For its most recent large scale performance, DUCTAC presented Sweeney Todd. S&S sits down with Jaimie Todd, Craig Burgess and Serge Lutfi, to take a look behind the scenes of this gratuitously bloody play.
As lovers of musicals, we here at S&S were looking forward to learning just how the DUCTAC team were planning on presenting the gratuitously bloody play, Sweeney Todd. But we were surprised when set designer, Jaimie Todd, revealed that there wouldn’t be a drop of fake blood to be found on set.
“We did start looking into blood recipes, tubes and squeeze bottles, but we decided that it was probably not appropriate, given it’s Dubai, to make things too gory,” Todd admits.
“Also, another thing is that, this is a set that was put together by us (to save money), not one created by another company. So it would have been very difficult to also stage a lot of liquid going everywhere without the surfaces being highly treated--which would have also cost more money.
“Also, without a lot of people cleaning everything all the time, it would have made things even more complicated. So we actually cut out any actual liquid, as it would have just been quite difficult to maintain,” he explains.
Sound engineer, Serge Lutfi, adds, “I would have liked to have seen a bit more blood, but obviously the budget didn’t allow for that. The thing is, compared to producing this on a stage in New York or London, where the budget is pretty different and they could afford to have five to six different sets of clothing for each actor, we couldn’t afford to do that.”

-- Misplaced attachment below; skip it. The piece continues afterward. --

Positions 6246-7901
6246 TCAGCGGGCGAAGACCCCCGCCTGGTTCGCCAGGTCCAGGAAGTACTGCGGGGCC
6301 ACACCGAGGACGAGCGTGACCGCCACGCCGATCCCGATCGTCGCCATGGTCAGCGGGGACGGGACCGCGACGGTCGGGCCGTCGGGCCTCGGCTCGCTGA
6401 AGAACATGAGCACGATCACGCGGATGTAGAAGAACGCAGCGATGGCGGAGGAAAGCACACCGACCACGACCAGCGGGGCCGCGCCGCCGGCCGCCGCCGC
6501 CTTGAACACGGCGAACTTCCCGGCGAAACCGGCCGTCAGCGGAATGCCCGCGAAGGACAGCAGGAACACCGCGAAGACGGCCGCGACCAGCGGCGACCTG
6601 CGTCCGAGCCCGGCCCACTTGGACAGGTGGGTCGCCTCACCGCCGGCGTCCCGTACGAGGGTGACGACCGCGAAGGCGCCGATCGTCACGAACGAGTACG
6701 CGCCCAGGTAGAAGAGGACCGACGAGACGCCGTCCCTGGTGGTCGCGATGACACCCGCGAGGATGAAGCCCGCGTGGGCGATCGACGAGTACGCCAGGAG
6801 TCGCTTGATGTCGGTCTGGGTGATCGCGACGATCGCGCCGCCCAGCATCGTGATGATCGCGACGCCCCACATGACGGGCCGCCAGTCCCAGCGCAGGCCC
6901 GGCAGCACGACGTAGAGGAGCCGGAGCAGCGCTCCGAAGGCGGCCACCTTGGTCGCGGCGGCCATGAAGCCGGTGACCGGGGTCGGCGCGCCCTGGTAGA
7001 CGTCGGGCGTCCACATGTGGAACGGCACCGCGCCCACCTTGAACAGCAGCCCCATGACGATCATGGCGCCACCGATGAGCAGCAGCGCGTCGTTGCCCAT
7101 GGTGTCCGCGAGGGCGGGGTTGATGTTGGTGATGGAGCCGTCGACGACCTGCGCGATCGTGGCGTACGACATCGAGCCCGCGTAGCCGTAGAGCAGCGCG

However, it did not seem as though all was lost in terms of the play’s gory features. Todd explains that they had managed to use water and LED lighting to give the illusion that blood was being poured down a drain during various scenes in the play.
“We have, however, converted the steps up to the main stage into drains, where we’ve propped a few LED lights onto the bottom step,” he reveals.
“The next step is an actual fish tank, which slides in and out and then on top of that we have a drain cover. This way, it looked like one of the characters is pouring blood down the drain.
“We’re actually using water and LED lights to make the water itself look more like blood. Probably a lot safer than splashing the audience with red food colouring,” he laughs.
So if the blood was represented more so via the lighting, rather than physically, we wondered what kind of kit lighting technician, Craig Burgess, decided to use throughout the production.
“Over all, we’re using a combination of conventional fixtures and moving light fixtures,” Burgess says.
“The moving heads we have are ROBE 1200 and ROBE 575. We also have some ROBE 250 at the sides for side light. It’s mostly conventional rig. We also used coloured washes and focus spots in isolated areas,” explains Burgess.
But taking a step back from the gory details, Todd reveals that the building process of the set itself required a great deal of work and attention, over an incredibly short period of time. Everything actually began in London, followed by one large meeting.